United States District Court, W.D. Arkansas, Fayetteville Division
OPINION AND ORDER
TIMOTHY L. BROOKS JUDGE
a civil rights case filed by the Plaintiff Patrick Hubbard
under the provisions of 42 U.S.C. § 1983. Hubbard
proceeds pro se and in forma pauperis
("IFP"). He is incarcerated in the Benton County
Detention Center ("BCDC"). The Prison Litigation
Reform Act ("PLRA") modified the IFP statute, 28
U.S.C. § 1915, to require the Court to screen complaints
for dismissal under § 1915(e)(2)(B). The Court must
dismiss a complaint, or any portion of it, if it contains
claims that: (a) are frivolous or malicious; (b) fail to
state a claim upon which relief may be granted; or (c) seek
monetary relief from a defendant who is immune from such
relief. 28 U.S.C. § 1915(e)(2)(B).
to the allegations of the Complaint (Doc. 1), Hubbard is
incarcerated on pending criminal charges. Hubbard alleges his
constitutional rights are being violated in the following
ways: (1) guards are often physically or verbally abusive to
inmates; (2) unsanitary conditions when thirty or more
inmates are required to use the same toilet and sink; (3)
inmates are overcharged for medical care ($20 for visits and
$10 for prescriptions); (4) illegal housing of the mentally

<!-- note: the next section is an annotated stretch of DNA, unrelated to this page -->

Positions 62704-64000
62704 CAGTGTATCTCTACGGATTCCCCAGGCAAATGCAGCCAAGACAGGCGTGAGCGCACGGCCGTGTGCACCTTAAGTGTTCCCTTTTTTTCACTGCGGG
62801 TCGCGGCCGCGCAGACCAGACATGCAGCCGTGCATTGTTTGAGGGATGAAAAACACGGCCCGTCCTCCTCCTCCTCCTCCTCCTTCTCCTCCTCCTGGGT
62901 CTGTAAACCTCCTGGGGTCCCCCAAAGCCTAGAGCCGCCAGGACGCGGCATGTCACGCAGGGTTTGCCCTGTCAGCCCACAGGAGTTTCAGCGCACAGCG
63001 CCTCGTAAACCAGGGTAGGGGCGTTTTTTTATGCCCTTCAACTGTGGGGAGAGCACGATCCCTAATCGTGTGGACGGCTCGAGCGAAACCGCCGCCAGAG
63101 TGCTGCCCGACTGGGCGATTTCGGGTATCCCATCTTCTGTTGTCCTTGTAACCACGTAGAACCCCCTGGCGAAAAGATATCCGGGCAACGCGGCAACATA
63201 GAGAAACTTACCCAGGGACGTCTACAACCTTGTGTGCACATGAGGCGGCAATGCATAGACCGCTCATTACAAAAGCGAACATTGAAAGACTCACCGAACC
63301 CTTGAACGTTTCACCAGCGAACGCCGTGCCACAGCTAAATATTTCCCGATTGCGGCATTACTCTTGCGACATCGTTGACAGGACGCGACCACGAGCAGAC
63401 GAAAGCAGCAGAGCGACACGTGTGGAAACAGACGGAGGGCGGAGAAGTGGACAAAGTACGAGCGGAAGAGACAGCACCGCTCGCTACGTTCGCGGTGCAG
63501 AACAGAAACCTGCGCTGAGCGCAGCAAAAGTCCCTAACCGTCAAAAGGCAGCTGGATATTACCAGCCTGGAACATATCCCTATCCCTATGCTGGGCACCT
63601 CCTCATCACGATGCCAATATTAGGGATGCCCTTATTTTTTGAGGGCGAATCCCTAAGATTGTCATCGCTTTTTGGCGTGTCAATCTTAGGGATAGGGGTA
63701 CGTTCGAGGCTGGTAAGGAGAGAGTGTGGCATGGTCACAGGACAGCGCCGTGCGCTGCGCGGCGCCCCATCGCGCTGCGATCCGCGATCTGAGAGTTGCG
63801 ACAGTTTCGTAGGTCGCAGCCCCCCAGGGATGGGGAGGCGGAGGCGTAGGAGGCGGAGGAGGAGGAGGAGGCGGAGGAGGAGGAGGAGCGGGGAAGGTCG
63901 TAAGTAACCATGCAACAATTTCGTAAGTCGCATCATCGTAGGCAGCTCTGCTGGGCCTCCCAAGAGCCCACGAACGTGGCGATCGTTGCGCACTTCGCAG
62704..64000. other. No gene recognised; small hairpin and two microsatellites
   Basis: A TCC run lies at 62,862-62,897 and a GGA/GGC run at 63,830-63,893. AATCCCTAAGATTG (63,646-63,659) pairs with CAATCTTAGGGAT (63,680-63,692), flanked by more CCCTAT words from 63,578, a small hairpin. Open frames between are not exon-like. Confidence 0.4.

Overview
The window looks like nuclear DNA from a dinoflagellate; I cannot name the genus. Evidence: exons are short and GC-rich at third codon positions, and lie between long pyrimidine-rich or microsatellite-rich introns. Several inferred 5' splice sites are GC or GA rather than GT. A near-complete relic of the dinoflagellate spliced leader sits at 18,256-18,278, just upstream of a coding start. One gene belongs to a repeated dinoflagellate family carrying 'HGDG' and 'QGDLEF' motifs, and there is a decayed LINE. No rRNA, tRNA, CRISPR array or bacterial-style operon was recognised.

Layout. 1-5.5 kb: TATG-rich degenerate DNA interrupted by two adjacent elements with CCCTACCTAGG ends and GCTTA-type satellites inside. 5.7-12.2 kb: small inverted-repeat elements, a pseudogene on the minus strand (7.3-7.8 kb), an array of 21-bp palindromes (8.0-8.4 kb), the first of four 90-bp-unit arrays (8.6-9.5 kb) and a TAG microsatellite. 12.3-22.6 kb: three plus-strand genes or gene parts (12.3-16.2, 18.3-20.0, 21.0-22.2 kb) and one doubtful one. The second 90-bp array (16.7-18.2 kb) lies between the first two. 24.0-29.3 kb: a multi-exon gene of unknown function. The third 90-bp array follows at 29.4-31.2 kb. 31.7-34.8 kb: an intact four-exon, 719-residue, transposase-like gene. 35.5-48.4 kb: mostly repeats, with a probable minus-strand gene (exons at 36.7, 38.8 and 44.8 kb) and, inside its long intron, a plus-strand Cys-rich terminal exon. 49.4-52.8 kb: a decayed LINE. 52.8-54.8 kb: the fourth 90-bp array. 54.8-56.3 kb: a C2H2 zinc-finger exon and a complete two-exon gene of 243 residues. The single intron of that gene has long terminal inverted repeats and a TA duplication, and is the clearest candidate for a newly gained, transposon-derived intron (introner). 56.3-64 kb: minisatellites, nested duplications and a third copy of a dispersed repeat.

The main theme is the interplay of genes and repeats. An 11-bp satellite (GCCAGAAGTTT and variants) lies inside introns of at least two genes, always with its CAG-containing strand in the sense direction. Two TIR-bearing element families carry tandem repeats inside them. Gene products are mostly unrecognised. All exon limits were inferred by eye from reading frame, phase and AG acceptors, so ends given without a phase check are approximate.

ill; (5) inadequate grievance procedure with no appeal
process; (6) food is being served at room temperature; (7)
inmate accounts are charged $1.50 per week for indigent
supplies creating a negative balance for those without funds;
(8) inmates are often placed in segregation for infractions
that are not listed as rule violations, e.g.
disrespecting staff; (9) malicious rules with no security
purpose such as being locked out of your cell for 8 to 10
hours and not being allowed to have cups, bowls, commissary
outside your cell during lock out periods; (10) taking away
everyone's phone or commissary privileges based on the
actions of one person; (11) loss of kiosk privileges in
retaliation for complaints about a non-police official coming
to Pope County Jail to pick Hubbard up and transport him to
the BCDC and asking for an investigation of why Detective
Eddie Weimer was allowed to sign a warrant he did not serve;
(12) legal mail being opened outside his presence and a form
removed; (13) being denied adequate healthcare by not being
allowed to see the social worker or a psychologist for
depression; (14) being fed last because an inmate laughed
after being ordered to be quiet; and (15) being discriminated
against. Hubbard has sued the Defendants in both their
individual and official capacities.
relief, Hubbard seeks compensatory and punitive damages. He